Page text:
In my last blog, I wrote about the Law Society’s consultation on alternatives to client accounts. It’s a highly-charged subject. These are my personal thoughts on the matter.
Looking after someone else’s money always carries huge responsibility. It’s a fiduciary arrangement, with the equitable duties arising from that relationship. The SRA Accounts Rules – now in version 14 – provide further overlay. Together, these impose considerable responsibility.
My question is – can you avoid all this, do you need a client account at all? A client account is not a badge of honour: rather, it is another significant risk to manage, diverting attention from client outcomes unless the need for a client account is an integral part of the firm’s offering. Plainly, if you carry out transactional work, such as residential conveyancing, then a client account is essential. But can you manage without one, for example using the agreed fees mechanism within Rule 17.5 of the Accounts Rules? See my blog on this subject, dated 19 November 2015. If you do need a client account, can you reduce the scope of its use?
By raising red flags on client account frauds, and consulting on alternatives such as third-party operated accounts, but simultaneously removing client accounts with small balances or few transactions from the scope of compulsory accountants’ reports, the SRA is giving a mixed message. Surely fraudsters will switch their attention to firms with small client accounts, knowing that oversight will be less onerous – and a fraud possibly less likely to be spotted.
I know of no evidence-based research that a third party-operated account will reduce the risk of fraud. Clearly such an arrangement will reduce the scope for ‘dipping in’ by persons at the firm, but I have seen no analysis concerning external fraud. Absent independent evidence, the case for abandoning client accounts is unconvincing.
Further, anecdotal evidence from France (which operates an escrow system) suggests that third-party operated accounts introduce bureaucracy, delay, and cost. These are inimical to client objectives.
I favour the retention of solicitor client accounts, subject to a need threshold. Given the acknowledged risks, firms with no requirement for a client account should not have one. Firms with a client account should prove that they have clear and effective anti-fraud systems and controls, which should be proportionate and risk-based. The SRA Guidelines on Accounting Procedures at Appendix 3 to the Accounts Rules barely address this: reporting accountants should be required to comment on anti-fraud systems and controls. Failures such as those that occurred on both sides in Purrunsing -v– A’Court are totally unacceptable. Firms with sloppy practices have got to get a grip – or face the consequences.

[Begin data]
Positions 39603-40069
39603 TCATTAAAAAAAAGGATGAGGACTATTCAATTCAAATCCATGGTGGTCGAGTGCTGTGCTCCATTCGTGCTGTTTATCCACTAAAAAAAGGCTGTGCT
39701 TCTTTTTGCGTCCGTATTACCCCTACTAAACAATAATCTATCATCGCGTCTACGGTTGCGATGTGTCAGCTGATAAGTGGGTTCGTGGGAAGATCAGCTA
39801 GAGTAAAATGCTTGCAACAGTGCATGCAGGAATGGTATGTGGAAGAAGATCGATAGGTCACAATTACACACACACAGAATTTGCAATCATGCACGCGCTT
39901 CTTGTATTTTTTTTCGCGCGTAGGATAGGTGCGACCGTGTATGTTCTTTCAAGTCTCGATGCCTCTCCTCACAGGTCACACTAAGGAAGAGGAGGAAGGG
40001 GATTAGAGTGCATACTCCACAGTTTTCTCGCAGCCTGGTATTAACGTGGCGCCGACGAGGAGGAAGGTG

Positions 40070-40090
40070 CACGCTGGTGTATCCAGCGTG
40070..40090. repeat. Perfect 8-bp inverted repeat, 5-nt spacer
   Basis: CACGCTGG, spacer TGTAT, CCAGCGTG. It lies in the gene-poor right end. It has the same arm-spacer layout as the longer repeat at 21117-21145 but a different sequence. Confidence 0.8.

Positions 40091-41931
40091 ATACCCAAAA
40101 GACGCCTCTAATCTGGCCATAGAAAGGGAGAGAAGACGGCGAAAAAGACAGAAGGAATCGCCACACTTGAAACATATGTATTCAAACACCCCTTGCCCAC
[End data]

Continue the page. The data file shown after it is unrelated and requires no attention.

So, your COLP should have a hard look at what you are doing, and your COFA should consider how you are doing it. Do you really need a client account, could you get by without one? Convenience is not a justification. Rather, the question should be ‘is this an essential part of client outcomes?’ If it isn’t, then restructure. If it is, then consider how you can reduce the need. If you keep the client account, review your anti-fraud systems and controls: are they fit for purpose, and does your team understand both the avoidance techniques and the bigger picture? Do they ‘join the dots’ to detect fraud?
At Enderley, we have a great deal of experience in anti-fraud systems and controls and in setting up agreed fee procedures. If you want to improve your risk profile, please get in touch.